spaceSpace and Physics

These Scientists Say They've Invented Something That Can Create Water Out Of Desert Air


Dr. Katie Spalding

Katie has a PhD in maths, specializing in the intersection of dynamical systems and number theory.

Freelance Writer


Zeljko Radojko/Shutterstock

Our planet is nothing if not ironic. Earth is covered in water – millions of trillions of liters and gallons of the stuff – and only 2 percent of it is drinkable. Of that, 99.5 percent is frozen or buried below the ground. And of what’s left – well, human-made climate change is taking care of that.

One piece of good news, however, is that water we can drink isn’t just confined to places like lakes, rivers, and rain. There’s almost 13 trillion tons of delicious H2O hidden in plain sight all around us – we just have to extract it from the air.


There are a few ways to do this, but most are either too inefficient or prohibitively expensive. But now, researchers in Saudi Arabia say they have a solution: a simple device that can harvest and store its own weight in water, and release it when warmed by sunlight.

The key to the prototype is the cheap, stable, eco-friendly, and nontoxic chemical compound calcium chloride. This salt is so good at absorbing water that it will literally dissolve if left in fresh air – a property known to chemists as deliquescence.

But while you might think a chemical that can harvest up to six times its own weight in water out of thin air would be perfect for this device, it can actually be a problem.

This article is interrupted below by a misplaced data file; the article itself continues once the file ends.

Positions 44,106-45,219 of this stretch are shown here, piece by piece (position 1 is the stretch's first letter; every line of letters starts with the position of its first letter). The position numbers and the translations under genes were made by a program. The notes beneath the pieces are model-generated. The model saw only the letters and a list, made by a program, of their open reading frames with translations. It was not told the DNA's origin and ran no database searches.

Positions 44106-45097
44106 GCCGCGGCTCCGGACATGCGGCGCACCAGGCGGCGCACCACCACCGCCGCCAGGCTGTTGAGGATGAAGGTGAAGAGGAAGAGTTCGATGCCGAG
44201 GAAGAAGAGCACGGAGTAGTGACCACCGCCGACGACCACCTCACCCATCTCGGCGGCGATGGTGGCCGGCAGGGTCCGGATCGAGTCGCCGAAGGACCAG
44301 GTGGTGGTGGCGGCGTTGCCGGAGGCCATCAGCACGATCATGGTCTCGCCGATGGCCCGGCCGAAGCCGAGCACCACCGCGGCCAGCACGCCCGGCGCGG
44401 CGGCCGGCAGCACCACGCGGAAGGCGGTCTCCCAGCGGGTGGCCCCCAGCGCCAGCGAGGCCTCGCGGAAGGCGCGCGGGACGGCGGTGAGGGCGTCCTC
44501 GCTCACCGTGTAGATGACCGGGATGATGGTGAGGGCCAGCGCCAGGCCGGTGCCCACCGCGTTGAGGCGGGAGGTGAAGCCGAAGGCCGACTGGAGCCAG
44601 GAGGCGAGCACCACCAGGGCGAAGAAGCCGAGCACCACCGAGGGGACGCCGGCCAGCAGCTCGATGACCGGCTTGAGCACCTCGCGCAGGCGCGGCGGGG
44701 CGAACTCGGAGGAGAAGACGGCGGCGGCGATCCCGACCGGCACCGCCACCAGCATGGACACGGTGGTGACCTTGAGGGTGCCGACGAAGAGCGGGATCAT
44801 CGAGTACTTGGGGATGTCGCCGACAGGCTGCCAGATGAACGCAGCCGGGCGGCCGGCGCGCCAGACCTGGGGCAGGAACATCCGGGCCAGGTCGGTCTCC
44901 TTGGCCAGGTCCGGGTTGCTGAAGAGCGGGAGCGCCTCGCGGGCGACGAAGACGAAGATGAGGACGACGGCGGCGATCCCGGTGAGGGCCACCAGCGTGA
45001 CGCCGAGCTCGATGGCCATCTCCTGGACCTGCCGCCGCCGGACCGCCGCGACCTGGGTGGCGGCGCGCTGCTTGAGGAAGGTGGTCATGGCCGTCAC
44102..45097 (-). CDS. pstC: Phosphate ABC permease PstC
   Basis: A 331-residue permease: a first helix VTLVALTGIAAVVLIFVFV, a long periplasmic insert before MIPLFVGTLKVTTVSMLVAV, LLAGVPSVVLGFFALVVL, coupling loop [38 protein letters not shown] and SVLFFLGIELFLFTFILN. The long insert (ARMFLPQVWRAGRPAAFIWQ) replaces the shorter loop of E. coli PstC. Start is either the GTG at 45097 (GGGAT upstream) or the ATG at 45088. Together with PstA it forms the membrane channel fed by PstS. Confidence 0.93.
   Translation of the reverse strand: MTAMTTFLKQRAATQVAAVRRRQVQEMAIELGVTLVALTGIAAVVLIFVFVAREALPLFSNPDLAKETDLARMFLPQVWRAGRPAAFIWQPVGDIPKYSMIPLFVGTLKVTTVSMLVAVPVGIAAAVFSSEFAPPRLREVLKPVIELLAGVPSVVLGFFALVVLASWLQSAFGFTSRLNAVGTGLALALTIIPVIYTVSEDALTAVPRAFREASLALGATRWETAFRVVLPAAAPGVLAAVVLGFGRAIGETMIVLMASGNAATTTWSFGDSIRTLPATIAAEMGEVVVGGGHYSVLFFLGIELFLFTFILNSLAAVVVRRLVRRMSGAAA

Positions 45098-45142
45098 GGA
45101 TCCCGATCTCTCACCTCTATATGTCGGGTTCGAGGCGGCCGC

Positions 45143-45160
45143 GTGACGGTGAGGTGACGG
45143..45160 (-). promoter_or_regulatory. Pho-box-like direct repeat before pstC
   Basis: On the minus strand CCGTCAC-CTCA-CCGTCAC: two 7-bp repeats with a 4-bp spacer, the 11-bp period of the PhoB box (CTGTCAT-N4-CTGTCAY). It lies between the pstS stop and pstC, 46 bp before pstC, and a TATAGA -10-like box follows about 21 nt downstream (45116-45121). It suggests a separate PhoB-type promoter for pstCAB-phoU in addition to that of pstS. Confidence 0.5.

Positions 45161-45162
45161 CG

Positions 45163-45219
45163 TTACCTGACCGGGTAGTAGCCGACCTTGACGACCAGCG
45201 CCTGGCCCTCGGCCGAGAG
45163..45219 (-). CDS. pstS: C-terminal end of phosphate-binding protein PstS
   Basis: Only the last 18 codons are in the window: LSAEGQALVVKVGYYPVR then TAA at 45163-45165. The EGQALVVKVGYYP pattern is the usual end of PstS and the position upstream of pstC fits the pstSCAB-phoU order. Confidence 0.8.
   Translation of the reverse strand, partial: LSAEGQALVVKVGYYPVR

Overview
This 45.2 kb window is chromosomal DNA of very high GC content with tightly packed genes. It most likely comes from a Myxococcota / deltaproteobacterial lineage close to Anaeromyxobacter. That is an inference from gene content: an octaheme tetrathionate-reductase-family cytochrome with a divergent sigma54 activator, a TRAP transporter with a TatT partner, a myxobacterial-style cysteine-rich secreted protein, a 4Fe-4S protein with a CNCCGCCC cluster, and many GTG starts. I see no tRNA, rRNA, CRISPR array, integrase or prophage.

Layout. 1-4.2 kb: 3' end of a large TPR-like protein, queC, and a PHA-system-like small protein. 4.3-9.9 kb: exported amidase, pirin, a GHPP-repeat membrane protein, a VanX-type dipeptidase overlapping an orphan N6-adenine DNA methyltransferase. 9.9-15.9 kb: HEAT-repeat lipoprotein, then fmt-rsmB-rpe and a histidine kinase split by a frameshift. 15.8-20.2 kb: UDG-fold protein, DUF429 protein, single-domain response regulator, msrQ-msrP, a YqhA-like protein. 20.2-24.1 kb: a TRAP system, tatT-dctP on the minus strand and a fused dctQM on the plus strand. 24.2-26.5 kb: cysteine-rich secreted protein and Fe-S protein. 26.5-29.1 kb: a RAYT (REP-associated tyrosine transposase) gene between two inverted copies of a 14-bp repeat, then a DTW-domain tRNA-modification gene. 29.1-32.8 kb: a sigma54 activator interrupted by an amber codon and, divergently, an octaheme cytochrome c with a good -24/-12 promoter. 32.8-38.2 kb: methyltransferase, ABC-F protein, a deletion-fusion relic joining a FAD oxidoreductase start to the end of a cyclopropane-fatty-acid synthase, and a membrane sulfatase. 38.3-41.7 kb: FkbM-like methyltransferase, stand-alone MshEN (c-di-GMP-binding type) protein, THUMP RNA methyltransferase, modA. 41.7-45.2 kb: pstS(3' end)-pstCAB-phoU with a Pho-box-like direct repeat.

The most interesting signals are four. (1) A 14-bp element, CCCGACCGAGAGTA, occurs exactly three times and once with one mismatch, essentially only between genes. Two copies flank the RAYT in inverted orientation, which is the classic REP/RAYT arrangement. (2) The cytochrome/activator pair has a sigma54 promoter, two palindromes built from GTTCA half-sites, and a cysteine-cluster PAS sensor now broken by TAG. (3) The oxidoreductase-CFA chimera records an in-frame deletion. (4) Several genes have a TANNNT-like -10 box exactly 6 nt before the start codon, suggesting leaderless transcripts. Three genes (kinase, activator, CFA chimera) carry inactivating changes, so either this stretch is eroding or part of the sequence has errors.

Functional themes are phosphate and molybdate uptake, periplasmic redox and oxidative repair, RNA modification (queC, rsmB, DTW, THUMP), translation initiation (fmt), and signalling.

“The deliquescent salt [dissolves] itself by absorbing moisture from air,” explained Renyuan Li, a PhD student in the team behind the device. “[and] systems that use liquid sorbents are very complicated.”


To combat this, the team developed a way of storing the calcium chloride as a hydrogel – a special type of polymer that can hold vast amounts of water while remaining a solid. And with the addition of some tiny carbon nanotubes to let the water escape, the team were able to use a light source to reclaim almost 100 percent from the gel.

The hydrogel being poured. © 2018 KAUST

In a paper, published in Environmental Science and Technology, the team describe the results of their small, “easy-to-assemble-at-household” prototype. After just two-and-a-half hours in the sunlight, they report, the device can deliver 20 grams (0.7 ounces or about four teaspoons) of water. And to provide an adult’s minimum water requirement for a day – 3 kilograms (6.6 pounds, or four and one-quarter cups) – would cost about half a cent per day.

Along with its low cost and high water yield, the device has the advantage of working well even in regions with relatively low humidity – perfect for arid or drought-stricken regions. It also needs no electricity, meaning it can be used even in remote parts of the world.

“Water scarcity is one of the most challenging issues that threaten the lives of mankind,” the paper reports.


“This technology provides a promising solution for clean water production in arid and land-locked [and] remote regions.”


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